The foregoing evidentiary narrative must be considered in the light of the well-established principle that in a prosecution for unlawful possession of narcotics the People must prove that the accused exercised dominion and control over the drug with knowledge of its presence and narcotic character. (People v. Redrick, 55 Cal. 2d 282, 285 [10 Cal. Rptr. 823, 359 P.2d 255]; People v. Gorg, 45 Cal. 2d 776, 780 [291 P.2d 469]; People v. Gory, 28 Cal. 2d 450, 454 [170 P.2d 433]; People v. Tabizon, 166 Cal. App. 2d 271, 273 [332 P.2d 697]; People v. Rodriguez, 151 Cal. App. 2d 598, 601 [312 P.2d 272].)  Accordingly, the crime of possession of narcotics requires a physical or constructive possession with actual knowledge of the presence of the narcotic substance and knowledge of the narcotic character of the article possessed. (People v. Winston, 46 Cal. 2d 151, 160-161 [293 P.2d 40]; People v. Gory, supra, at p. 456.)
 Although the parties to this appeal have argued to some extent the question whether defendant had exclusive access to the room in question, and whether, if such access was nonexclusive, there were other evidentiary factors present sufficient to support a finding of knowing possession on the part of defendant, the principal question on this appeal is whether the possession of the subject smoking pipe, from which a gummy black material extracted therefrom was determined by chemical tests to contain certain active ingredients found in marijuana, constitutes the knowing possession of the narcotic itself. Stated more succinctly, the question for determination is whether the People's evidence was sufficient [225 Cal. App. 2d 71] as a matter of law to convict defendant of "possession" of marijuana, because of the nature and state of the substance claimed by the prosecution to be a narcotic.
This very same question was presented to the reviewing court in People v. Aguilar, 223 Cal. App. 2d 119 [35 Cal. Rptr. 516], recently decided. fn. 5 The appellate court there held that where a narcotic is imperceptible to the human eye, and its presence, qualitatively and quantitatively, can be detected only with the aid of a forensic chemist and laboratory, the evidence is not sufficient to sustain a conviction of knowing possession of the narcotic. The rationale of Aguilar is that: "It is not scientific measurement and detection which is the ultimate test of the known possession of a narcotic, but rather the awareness of the defendant of the presence of the narcotic. Guilt or innocence on a charge of illegal possession may not be determined solely by the skill of the forensic chemist in isolating a trace of the prohibited narcotic in articles possessed by the defendant. (Pp. 122-123.) Accordingly, the essence of the holding in Aguilar is that "[t]he presence of the narcotic must be reflected in such form as reasonably imputes knowledge to the defendant." (P. 123; italics added.)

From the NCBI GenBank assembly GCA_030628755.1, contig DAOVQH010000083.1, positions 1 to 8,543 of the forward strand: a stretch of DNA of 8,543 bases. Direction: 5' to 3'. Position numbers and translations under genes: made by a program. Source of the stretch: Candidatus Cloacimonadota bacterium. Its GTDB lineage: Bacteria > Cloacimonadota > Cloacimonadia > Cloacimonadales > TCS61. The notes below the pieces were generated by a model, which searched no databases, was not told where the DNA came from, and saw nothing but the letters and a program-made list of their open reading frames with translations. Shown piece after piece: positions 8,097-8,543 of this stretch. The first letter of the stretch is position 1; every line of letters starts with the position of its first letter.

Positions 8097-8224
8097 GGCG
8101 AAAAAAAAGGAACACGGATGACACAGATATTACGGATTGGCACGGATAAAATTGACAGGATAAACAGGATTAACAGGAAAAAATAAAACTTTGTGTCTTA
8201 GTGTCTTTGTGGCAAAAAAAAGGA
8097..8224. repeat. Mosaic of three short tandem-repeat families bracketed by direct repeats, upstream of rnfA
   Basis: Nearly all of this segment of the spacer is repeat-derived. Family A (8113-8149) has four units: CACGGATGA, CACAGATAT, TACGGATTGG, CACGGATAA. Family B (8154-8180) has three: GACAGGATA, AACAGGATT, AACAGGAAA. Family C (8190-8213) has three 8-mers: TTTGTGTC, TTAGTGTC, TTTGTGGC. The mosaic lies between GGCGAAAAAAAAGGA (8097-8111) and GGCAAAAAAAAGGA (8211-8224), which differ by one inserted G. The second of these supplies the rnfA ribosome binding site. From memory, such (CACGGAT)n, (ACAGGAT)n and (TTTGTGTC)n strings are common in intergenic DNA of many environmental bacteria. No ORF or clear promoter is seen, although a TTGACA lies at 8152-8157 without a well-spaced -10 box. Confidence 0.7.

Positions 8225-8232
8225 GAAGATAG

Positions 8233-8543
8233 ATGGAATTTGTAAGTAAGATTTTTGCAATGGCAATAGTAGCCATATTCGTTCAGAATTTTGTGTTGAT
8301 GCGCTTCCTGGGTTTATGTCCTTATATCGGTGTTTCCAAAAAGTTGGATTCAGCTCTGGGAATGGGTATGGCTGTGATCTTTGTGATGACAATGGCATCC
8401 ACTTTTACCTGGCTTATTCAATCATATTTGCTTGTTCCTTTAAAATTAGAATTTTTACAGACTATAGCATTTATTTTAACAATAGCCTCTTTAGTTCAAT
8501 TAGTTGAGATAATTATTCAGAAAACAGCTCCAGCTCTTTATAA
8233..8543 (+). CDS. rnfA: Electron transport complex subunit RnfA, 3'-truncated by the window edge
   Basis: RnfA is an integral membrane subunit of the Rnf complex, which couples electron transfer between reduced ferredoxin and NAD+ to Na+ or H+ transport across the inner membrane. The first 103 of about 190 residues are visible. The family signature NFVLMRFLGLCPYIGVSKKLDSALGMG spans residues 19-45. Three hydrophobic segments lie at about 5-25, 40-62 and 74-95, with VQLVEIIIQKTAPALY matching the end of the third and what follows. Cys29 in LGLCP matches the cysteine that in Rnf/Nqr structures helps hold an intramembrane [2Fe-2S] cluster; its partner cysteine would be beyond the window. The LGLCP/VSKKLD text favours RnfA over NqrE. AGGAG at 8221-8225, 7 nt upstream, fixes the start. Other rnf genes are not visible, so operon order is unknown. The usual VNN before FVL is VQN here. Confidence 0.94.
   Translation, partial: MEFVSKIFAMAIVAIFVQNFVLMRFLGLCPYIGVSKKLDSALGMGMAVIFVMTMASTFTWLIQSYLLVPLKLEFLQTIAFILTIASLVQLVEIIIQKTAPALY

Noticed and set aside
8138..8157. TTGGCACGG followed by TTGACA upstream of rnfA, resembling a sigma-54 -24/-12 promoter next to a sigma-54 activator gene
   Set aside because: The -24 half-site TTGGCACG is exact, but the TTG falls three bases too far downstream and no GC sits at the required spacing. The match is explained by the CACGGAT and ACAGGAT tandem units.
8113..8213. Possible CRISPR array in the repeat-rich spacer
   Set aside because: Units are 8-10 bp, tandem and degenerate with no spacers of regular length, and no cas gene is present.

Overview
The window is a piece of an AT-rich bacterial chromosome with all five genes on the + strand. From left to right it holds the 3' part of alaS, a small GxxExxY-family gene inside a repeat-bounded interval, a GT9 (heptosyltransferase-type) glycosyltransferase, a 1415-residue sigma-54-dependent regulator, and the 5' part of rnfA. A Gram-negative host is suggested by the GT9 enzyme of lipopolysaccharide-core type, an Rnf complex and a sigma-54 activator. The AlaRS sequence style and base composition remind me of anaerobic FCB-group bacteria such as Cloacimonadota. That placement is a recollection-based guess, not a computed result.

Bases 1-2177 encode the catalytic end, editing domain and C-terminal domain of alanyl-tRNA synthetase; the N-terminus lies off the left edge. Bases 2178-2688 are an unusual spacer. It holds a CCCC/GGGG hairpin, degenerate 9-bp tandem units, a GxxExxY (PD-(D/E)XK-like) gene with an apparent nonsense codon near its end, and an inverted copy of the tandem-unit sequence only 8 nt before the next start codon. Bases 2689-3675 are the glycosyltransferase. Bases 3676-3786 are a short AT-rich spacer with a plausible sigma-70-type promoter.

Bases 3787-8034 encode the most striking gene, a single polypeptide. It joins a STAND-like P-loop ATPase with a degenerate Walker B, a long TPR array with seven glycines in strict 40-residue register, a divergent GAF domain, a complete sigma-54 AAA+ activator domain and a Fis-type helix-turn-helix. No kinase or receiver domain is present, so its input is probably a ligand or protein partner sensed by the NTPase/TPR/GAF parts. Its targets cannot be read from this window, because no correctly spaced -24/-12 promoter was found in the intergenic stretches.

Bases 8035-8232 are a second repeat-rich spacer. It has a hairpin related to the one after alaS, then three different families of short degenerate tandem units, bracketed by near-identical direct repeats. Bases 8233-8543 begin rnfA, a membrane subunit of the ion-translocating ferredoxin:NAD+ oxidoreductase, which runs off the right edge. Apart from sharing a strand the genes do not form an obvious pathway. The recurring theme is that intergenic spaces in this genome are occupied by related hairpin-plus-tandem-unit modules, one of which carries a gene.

In Aguilar, a motel room occupied by the defendant and his brother was searched by officers who found packages containing hypodermic needles, spoons and eye droppers. A forensic chemist testified that he examined " 'debris' " (scrapings) found on each of the two spoons, and that in his opinion the debris contained heroin. (P. 120.) Upon discovery of these packages the defendant stated " 'There is nothing in there but an outfit.' " (P. 120.) In a conversation with one of the officers the defendant stated that he was " 'hot' " (meaning addicted to narcotics); that he had done well for a year on the Naline program, but that he had met a fellow who " 'turned him on again' "; that he had been using narcotics for more than one month " 'real heavy' "; and that he was " 'running' from his parole officer ..." (P. 120.) The reviewing court there inferred from the evidence that heroin in powder form had been liquefied and the resultant emulsion drawn from the spoons by means of hypodermic needles and used for injection purposes. "What remained in the bottom of the spoons," said the court, "was residue which was in a completely different form from that of heroin [225 Cal. App. 2d 72] powder." (P. 122.) The court went on to note that "The crystalline incrustations on the spoons could remain in that state indefinitely, long after actual use of the spoons for injection purposes. ... Any nonscientifically trained person, albeit an addict, observing the spoons, likewise would have been unable to detect the presence of heroin since neither powder nor liquid remained." (P. 122.)
The appellate court in Aguilar discussed several California cases wherein it was held that the presence of a narcotic in a minute amount or in fragmentary form is sufficient to sustain a finding of knowing possession of the narcotic (see People v. Anderson, 199 Cal. App. 2d 510, 520 [18 Cal. Rptr. 793]; People v. Marich, 201 Cal. App. 2d 462, 463-465 [19 Cal. Rptr. 909]; People v. Salas, 17 Cal. App. 2d 75, 78 [61 P.2d 771]; People v. Jones, 113 Cal. App. 2d 567, 570 [248 P.2d 771]; People v. One 1959 Plymouth Sedan, 186 Cal. App. 2d 871, 874 [9 Cal.Rptr. 104]), and distinguished these cases on the basis that the small quantity of narcotics there found was in a recognizable state, while under the facts of the case before it the substance was in a completely different form, unrecognizable as a narcotic except by the scientific measurement, detection and skill of a forensic chemist.